SURVEY: FLAT FEE OF $2,000 PER REVIEWER FOR 2-DAY ONSITE REVIEW, PLUS $425 PER DAY PER REVIEWER FOR EACH ADDITIONAL DAY.

MAINTENANCE FEE: $400 PER YEAR

ACCREDITATION: 4 YEARS; OTP IS 3 THREE YEARS

Accreditation Commission for Health Care

The not-for-profit Accreditation Commission for Health Care (ACHC), based in Cary, N.C., is the newest of the accrediting organizations in behavioral healthcare. It was originally formed in 1986 at the behest of private duty nurses who found that existing standards from other accreditation organizations didn't apply to their day-to-day work. According to Britt Welch, behavioral health clinical manager, ACHC subsequently developed standards for other providers that met the needs of the non-hospital community, such as home health, hospice and specialty pharmacy.

Within its behavioral health component, organizations can be affiliated with a hospital, a FQHC, or any other provider--the ACHC standards stand separately. ACHC accredits the services selected by the provider, not the entire program, says Welch.

ACHC has standards for various services, not limited to clinical measures, such as supportive employment. These services are commonly used in behavioral healthcare, especially as integration moves forward. Helping patients find housing, for example, can help their overall health.

ACHC does not have standards for OTPs. However, ACHC standards do refer to medication management and systems in place when providers prescribe medication therapies. Also, ACHC is in beta testing of its behavioral health home accreditation.

"I'm really excited about this, because it ties into integrated care," says Welch. "It makes so much sense. Integration helps treat the whole person and create good outcomes with cost effectiveness."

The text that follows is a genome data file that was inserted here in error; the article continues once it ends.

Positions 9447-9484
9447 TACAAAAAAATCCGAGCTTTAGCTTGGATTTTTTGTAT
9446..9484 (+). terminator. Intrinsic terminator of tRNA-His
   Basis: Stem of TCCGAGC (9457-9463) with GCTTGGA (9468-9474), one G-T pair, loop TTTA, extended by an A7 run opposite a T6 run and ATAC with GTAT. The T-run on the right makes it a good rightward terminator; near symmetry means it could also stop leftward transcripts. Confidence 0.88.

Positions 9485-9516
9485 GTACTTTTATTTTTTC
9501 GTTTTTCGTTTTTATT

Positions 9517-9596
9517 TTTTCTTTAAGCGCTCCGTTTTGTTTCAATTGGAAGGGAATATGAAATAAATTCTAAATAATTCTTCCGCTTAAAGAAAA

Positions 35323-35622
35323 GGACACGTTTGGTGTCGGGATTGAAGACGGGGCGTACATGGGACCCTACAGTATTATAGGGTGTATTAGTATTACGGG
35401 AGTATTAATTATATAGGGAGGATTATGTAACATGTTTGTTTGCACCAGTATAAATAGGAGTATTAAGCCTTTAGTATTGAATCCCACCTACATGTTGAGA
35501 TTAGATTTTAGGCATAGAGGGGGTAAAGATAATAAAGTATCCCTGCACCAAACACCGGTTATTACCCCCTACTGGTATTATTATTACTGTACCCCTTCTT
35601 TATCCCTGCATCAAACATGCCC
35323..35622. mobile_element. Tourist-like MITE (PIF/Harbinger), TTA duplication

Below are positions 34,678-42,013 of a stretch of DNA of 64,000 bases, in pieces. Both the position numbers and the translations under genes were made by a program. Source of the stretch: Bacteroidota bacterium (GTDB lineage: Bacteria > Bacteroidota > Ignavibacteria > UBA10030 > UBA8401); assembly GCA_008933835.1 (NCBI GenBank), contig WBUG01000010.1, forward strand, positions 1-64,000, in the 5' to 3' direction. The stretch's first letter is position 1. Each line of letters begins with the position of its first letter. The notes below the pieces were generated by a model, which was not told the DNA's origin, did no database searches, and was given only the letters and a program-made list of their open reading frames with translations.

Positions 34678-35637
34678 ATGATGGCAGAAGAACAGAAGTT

ACHC accreditation is good for three years. Once accreditation is in place, the provider gets tools to use online "to make sure they are staying on task," says Welch. "I view this as a quality improvement process."

On the way to ACHC accreditation, providers can have different designations: accreditation-pending or accreditation-dependent. If accreditation is denied, there are opportunities for the provider to submit a plan of correction that could be approved, says Welch.

ACHC has a partnership with DNV Healthcare, which accredits hospitals (similar to the Joint Commission). Through this partnership, ACHC can offer a full range of accreditation, says Welch.

ACHC

FOR PROVIDERS, BY PROVIDERS."

INITIAL COSTS: DOWNLOAD THE STANDARDS FOR $199

FEES: $1,500 DEPOSIT, WHICH IS APPLIED TOWARD THE TOTAL ACCREDITATION FEE

SURVEY: TIME AND COST DEPEND ON THE NUMBER OF LOCATIONS /SERVICES

ACCREDITATION: 3 YEARS

More Online

CARF International: http://www.carf.org/home/

Joint Commission: http://www.jointcommission.org/

Council on Accreditation: http://coanet.org/

Accreditation Commission for Health Care: http://www.achc.org/

Alison Knopf is a freelance writer based in Carmel, N.Y.
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Title Annotation:MANAGEMENT
Author:Knopf, Alison
Publication:Behavioral Healthcare
Geographic Code:1USA
Date:Sep 1, 2014
Words:1973